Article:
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Garden cuttings: Toby Buckland’s gardening advice for March

PUBLISHED: 13:30 02 March 2015

Stake young perennials, like peony and asters, before plants fall over

Stake young perennials, like peony and asters, before plants fall over

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Toby Buckland delivers some sound practical and seasonal advice

With so much fresh, green growth to gobble, the slug and snail population is growing as fast as the gardenWith so much fresh, green growth to gobble, the slug and snail population is growing as fast as the garden

Hello! The sun is rising earlier every day and it’s not just the daffodils that have woken up. Birds are busily building their nests and bumblebees make a welcome return as the plump females come out from their hibernation under sheds and deciduous trees and take to the wing.

My favourite noise though comes from the choir of frogs that live in our pond croaking their baritone song whenever they think they can’t be heard. They spawn this month so make sure there’s foliage cover from marginal plants leading down to the water’s edge so when they metamorphose from tadpoles to baby frogs they can escape unseen into the garden.

March is always a month of transition and although the beginning still feels wintery, the rush of spring soon isn’t far away. It all starts here. Happy gardening!

Slugs and snails

With so much fresh, green growth to gobble, the slug and snail population is growing as fast as the garden. Rake up leaf-litter and spent stems which the molluscs use as hiding places, then a good trick is to place pieces of broken pot or slate near vulnerable plants with a sprinkling of organic slug pellets underneath. The molluscs will make for the baited pots and slate during the day as places to hole up and don’t come out again. This method also stops the pellets being washed away by rain.

If you want dahlias in late summer, now’s the time to pot up the tubers, as well as canna and ginger liliesIf you want dahlias in late summer, now’s the time to pot up the tubers, as well as canna and ginger lilies

Beer traps work a treat too especially on the vegetable patch. I set ‘stubbie’ beer bottles with a swig of beer in the bottom into the soil in raised beds to draw and drown slugs that would eat the veggies. Set tops just proud of the soil surface so that predatory beetles that hunt for slugs can’t fall in accidentally.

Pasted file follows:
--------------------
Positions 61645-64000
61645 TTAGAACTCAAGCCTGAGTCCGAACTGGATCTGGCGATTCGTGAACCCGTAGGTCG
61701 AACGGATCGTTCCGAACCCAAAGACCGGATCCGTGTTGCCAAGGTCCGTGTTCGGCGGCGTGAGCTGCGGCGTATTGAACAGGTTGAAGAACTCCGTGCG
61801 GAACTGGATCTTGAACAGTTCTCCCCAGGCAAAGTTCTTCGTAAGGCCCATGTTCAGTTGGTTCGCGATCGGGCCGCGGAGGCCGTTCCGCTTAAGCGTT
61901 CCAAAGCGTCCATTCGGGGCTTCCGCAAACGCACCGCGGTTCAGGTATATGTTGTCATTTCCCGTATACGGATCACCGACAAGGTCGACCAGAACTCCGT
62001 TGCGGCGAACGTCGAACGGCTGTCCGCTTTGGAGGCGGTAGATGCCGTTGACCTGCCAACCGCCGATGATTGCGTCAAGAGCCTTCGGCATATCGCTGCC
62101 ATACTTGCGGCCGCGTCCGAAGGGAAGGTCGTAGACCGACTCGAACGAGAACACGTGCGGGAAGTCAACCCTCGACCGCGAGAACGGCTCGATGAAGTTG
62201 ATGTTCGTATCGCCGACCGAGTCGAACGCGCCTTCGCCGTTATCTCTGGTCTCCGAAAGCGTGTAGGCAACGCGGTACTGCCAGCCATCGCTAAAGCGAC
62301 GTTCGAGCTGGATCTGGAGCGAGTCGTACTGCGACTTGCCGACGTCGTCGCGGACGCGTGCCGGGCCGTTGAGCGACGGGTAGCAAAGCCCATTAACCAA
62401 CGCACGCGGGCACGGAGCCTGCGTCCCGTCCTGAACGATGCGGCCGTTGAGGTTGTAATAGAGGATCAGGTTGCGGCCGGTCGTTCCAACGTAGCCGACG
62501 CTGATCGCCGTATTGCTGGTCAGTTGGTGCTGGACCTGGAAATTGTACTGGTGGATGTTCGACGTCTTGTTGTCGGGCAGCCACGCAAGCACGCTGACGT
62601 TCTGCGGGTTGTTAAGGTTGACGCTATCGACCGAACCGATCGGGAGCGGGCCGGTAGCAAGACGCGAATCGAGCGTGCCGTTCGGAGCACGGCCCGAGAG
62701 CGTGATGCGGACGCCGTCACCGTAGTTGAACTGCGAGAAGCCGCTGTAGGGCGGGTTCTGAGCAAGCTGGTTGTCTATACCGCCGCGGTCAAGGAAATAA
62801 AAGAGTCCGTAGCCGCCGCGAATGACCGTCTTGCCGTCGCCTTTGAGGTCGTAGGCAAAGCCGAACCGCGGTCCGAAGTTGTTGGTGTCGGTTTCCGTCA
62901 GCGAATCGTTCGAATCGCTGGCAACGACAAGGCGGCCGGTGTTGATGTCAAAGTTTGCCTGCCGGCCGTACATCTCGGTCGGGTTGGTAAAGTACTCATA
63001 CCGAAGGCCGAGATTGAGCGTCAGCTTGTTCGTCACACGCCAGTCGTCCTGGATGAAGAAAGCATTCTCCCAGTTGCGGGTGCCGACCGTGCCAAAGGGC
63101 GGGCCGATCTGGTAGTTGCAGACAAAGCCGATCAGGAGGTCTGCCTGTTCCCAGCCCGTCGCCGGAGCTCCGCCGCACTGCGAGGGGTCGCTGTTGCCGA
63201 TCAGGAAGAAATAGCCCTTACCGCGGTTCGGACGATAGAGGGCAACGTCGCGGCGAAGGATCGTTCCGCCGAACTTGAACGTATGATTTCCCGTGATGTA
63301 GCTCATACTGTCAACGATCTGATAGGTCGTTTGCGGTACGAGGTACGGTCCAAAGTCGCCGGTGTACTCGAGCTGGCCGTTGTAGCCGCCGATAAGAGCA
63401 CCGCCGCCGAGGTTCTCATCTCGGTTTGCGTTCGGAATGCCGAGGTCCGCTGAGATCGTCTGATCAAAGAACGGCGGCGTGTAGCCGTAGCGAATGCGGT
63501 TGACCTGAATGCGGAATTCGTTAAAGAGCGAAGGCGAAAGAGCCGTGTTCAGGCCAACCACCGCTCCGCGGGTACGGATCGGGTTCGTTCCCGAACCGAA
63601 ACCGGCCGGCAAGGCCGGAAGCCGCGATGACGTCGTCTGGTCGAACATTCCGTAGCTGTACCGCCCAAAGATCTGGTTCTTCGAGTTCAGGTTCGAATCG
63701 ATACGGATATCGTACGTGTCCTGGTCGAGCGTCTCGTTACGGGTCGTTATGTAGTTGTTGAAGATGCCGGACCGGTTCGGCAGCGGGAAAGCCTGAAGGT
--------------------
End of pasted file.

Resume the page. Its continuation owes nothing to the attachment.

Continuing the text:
What to do now

If you want dahlias in late summer, now’s the time to pot up the tubers, as well as canna and ginger lilies. Stake young perennials, like peony and asters, before plants fall over.

Now is prime sowing time in the greenhouse – start off tomatoes, chillies (‘Cayenne’ is prolific and reliable), aubergines and peppers in a propagator for planting out after the frosts have finished. Plant early potatoes – I love ‘Winston’ as unlike other earlies it’s big enough to bake.

It’s the last chance to hard-prune hybrid tea roses and floribundas without delaying flowering. In the herb garden, it’s time to sow parsley, dill and chives. There are number of ways to do this either under cloches outdoors or in pots on the windowsill. I use the bare soil in the greenhouse for an abundance of fresh leaves by late spring.

Plant of the month

Gladioli

Some still think of gladdies as cut flowers for the allotment but there’s so much more to them than that. They can add height and colour to the back of the border or be flowery fillers for the front and the small ‘nanus’ varieties are perfect for growing in pots. From a tiny corm the size of a Pontefract cake up comes plump stems from knee to shoulder high in every shade.

My favourites are the fresh acid greens like ‘Green Wizard’ or the deep purple black of ‘Zorro’. The corms are sold in generous packs and if you plant every few weeks between March and July you’ll have a succession of to enjoy or harvest right through until autumn. I plant in clusters deeper than it says on the packet some 10-15cm deep to anchor them down and reduce the need for staking.

Ever bought a plant and then not known where to plant it? Or wish you knew what to plant in sun, shade, dry soil or damp? Then join Toby at his Powderham Castle Plant Centre at 10.15am on Tuesday, 24 or Wednesday, 25 March to find out ‘What Perennial Where?’ Tickets cost £7.50 and include refreshments. Booking is essential on 01626 891133.

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